You will also have to decide what size class intervals to use. Holding Your Breath When continuous data is grouped into class intervals it is important that no values are missed out and that there are no overlaps. For example, you may decide to use class intervals with a width of 5 seconds. If everyone holds their breath for more than 30 seconds the first class interval would be more than 30 seconds, up to and including 35 seconds. This is usually written as 30 < t 35, where t is the time in seconds. The next class interval would be _________.35 < t 40
Cumulative frequency Cumulative frequency is a running total. It is calculated by adding up the frequencies up to that point. Cumulative frequency 1650 < t < t < t < t < t < t 50 Time in secondsFrequencyTime in seconds = = = = = < t 55 0 < t 60 0 < t 35 0 < t 40 0 < t 45 0 < t 50 Here are the results of 100 people holding their breath:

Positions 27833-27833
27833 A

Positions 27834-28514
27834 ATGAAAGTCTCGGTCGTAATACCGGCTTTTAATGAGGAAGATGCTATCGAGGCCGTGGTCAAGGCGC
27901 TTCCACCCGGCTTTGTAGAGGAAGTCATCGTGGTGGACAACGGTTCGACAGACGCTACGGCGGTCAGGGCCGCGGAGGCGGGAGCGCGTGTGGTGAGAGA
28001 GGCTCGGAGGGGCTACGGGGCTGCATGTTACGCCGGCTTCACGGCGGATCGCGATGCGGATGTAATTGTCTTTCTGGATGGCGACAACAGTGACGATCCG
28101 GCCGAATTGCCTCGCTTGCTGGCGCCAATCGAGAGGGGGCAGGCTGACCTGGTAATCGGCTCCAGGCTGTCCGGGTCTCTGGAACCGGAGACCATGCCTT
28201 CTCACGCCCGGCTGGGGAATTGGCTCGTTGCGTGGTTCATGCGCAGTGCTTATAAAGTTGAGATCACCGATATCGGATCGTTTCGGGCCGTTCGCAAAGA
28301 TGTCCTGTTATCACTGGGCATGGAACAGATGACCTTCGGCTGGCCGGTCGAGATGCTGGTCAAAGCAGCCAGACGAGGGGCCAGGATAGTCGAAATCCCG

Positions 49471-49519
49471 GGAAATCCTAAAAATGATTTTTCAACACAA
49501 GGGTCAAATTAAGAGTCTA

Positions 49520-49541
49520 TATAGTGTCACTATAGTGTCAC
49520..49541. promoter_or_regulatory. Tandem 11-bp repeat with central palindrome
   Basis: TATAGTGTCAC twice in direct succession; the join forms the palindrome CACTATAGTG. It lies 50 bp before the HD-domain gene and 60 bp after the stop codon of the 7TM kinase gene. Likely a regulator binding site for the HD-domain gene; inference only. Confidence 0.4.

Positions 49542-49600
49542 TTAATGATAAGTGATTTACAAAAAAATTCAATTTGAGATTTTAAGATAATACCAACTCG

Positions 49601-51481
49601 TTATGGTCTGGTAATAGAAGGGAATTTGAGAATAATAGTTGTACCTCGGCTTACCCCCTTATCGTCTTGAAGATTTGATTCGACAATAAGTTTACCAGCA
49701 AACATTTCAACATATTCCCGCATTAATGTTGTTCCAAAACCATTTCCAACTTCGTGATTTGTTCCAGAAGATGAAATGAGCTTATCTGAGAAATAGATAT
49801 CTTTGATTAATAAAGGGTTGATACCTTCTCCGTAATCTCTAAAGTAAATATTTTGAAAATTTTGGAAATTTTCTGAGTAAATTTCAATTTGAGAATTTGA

Plotting a cumulative frequency graph Time in seconds Cumulative frequency The upper boundary for each class interval is plotted against its cumulative frequency. A smooth curve is then drawn through the points. We can use the graph to estimate the median by finding the time for the 50 th person. This gives us a median time of 47 seconds.
The interquartile range Remember, the range is a measure of spread. It is the difference between the highest value and the lowest value. When the range is affected by outliers it is often more appropriate to use the interquartile range. The interquartile range is the range of the middle 50% of the data. The lower quartile is the data item ¼ of the way along the list. The upper quartile is the data item ¾ of the way along the list. interquartile range = upper quartile – lower quartile